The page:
An activity-based cost analysis of the Honduras community-based, integrated child care (AIN-C) programme

Health Policy Plan. 2008 Nov;23(6):408-27. doi: 10.1093/heapol/czn018. Epub 2008 Aug 28.


The Honduras AIN-C programme is a preventive health and nutrition programme of the Honduras Ministry of Health (MOH) that relies on volunteers to help mothers monitor and maintain the adequate growth of young children. A quasi-experimental, design-based evaluation found that the programme achieved near-universal coverage and was effective in improving mothers' child-rearing knowledge, attitudes and practices, including feeding and appropriate care-giving and care-seeking practices for children with diarrhoea and acute respiratory illness. The programme is widely regarded as a model. This study was undertaken to provide the first comprehensive estimates of the cost of the AIN-C programme, with the goal of providing a programme and financial planning tool for Honduras. An additional comparison of study findings was also undertaken to determine the cost of the AIN-C programme's community-based services relative to a similar facility-based service. Expressed in mid-2005 US dollars, the study found that after the programme is phased-in: (1) the annual, recurrent cost per child under 2 years participating in the programme is $6.43; (2) the annual, incremental budget requirements per child under 2 years participating in the programme are $3.90; (3) the cost of an AIN-C monthly growth monitoring and counselling session per child is 11% of the cost of a traditional MOH, facility-based growth and development consultation per child; and (4) the effect of mothers substituting AIN-C monitor care for MOH facility-based care 'saves' 203 000 outpatient visits a year, with a potential cost saving of $1.66 million, the equivalent of 60% of the recurrent cost of the programme and roughly equal to the annual incremental budget requirements of the programme. Sensitivity analysis of the cost estimates is performed to provide insight, for countries considering introducing a similar programme, into how modifications of key characteristics of the programme affect its costs.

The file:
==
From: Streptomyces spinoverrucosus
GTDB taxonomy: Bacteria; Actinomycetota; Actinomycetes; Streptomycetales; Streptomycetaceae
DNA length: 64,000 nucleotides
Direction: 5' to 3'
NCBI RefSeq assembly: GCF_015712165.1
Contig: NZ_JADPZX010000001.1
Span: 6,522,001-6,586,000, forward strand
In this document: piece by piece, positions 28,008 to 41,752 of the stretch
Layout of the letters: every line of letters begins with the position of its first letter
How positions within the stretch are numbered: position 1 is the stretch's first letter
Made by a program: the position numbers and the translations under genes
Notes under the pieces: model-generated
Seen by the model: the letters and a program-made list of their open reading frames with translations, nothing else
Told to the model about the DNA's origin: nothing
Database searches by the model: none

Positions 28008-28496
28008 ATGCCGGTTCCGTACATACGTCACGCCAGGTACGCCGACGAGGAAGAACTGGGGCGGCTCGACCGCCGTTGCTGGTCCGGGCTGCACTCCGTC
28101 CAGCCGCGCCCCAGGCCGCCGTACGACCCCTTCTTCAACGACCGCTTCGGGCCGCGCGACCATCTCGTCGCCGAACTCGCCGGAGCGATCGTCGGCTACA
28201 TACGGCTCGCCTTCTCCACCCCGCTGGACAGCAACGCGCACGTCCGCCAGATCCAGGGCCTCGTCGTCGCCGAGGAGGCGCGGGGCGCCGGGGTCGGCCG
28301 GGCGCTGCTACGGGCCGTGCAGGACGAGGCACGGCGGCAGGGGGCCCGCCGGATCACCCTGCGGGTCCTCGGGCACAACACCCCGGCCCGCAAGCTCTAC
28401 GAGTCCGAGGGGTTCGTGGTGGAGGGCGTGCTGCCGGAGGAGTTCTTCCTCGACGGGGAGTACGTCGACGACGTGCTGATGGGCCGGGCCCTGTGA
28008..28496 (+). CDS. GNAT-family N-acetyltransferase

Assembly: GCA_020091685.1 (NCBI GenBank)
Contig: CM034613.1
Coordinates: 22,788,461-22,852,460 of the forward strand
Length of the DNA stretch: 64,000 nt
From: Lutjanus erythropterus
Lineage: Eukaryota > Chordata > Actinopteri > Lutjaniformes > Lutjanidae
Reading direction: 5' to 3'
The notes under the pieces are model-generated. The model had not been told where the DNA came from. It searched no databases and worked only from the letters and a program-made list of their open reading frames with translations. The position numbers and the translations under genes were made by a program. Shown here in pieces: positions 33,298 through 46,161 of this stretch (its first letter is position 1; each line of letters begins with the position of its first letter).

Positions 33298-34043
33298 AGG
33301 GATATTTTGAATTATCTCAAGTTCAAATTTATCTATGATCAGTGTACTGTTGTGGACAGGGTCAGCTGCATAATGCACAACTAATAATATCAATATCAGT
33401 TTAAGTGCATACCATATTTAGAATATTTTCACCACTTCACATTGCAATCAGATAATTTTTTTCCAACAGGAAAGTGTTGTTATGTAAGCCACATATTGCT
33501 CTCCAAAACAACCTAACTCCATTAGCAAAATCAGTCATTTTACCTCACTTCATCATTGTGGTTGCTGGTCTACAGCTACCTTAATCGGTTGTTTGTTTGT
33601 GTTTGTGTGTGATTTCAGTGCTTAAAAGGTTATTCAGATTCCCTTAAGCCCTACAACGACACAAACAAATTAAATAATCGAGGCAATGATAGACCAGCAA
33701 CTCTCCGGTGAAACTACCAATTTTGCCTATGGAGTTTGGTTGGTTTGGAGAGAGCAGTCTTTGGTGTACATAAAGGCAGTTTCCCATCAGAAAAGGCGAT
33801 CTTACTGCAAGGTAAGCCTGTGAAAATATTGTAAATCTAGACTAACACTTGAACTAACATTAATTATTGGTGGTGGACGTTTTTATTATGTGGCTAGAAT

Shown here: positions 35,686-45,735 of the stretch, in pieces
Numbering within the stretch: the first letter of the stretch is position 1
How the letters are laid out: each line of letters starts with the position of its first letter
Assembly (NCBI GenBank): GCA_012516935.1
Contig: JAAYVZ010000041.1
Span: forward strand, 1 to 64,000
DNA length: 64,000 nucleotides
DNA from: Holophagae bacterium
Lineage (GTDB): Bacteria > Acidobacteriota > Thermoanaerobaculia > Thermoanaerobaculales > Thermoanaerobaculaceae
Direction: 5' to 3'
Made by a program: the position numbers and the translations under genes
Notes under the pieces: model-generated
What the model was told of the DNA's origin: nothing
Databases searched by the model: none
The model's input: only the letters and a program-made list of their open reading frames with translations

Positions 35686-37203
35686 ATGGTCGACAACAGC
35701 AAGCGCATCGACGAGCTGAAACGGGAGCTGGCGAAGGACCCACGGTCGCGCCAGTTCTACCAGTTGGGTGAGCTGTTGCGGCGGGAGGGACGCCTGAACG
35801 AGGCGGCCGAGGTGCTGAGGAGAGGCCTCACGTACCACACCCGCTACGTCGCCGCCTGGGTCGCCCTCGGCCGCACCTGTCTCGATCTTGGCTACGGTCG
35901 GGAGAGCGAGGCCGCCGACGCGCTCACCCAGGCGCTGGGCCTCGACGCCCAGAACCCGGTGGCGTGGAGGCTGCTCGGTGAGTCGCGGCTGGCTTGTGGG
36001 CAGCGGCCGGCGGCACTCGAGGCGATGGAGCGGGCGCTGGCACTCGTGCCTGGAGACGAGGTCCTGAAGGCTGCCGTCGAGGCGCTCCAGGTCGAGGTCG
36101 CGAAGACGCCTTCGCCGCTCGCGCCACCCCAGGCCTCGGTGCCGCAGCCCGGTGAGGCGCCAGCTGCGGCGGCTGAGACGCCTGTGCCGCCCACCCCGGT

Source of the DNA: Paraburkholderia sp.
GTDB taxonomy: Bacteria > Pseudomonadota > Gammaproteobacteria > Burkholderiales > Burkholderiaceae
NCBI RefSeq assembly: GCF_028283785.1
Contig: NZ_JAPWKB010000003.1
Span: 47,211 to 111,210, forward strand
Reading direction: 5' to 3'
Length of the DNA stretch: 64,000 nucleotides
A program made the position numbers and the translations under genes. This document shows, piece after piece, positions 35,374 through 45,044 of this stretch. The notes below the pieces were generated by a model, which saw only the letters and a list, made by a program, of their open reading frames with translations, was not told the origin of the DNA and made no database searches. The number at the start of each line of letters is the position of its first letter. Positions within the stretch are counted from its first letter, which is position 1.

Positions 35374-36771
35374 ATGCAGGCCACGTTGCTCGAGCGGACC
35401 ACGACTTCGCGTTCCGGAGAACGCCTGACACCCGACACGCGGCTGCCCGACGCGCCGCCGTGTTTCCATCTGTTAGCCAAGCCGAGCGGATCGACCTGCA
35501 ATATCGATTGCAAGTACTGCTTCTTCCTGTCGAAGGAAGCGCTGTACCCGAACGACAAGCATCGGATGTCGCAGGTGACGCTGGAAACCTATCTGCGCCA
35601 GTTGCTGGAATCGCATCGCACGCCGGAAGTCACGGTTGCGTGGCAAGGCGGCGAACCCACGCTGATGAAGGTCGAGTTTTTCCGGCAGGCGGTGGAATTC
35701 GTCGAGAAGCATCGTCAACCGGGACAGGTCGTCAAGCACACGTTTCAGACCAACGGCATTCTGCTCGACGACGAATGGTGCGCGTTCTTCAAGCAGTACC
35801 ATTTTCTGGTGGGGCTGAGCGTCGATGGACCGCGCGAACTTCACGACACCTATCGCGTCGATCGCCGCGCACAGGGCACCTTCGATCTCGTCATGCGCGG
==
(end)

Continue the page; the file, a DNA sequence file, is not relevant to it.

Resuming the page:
Publication types

  • Research Support, Non-U.S. Gov't

MeSH terms

  • Child
  • Child Development / physiology
  • Child Health Services / economics*
  • Child Health Services / organization & administration
  • Child, Preschool
  • Community Health Services / economics*
  • Community Health Services / organization & administration
  • Costs and Cost Analysis / methods
  • Honduras
  • Humans
  • Models, Organizational
  • Primary Prevention*
  • Volunteers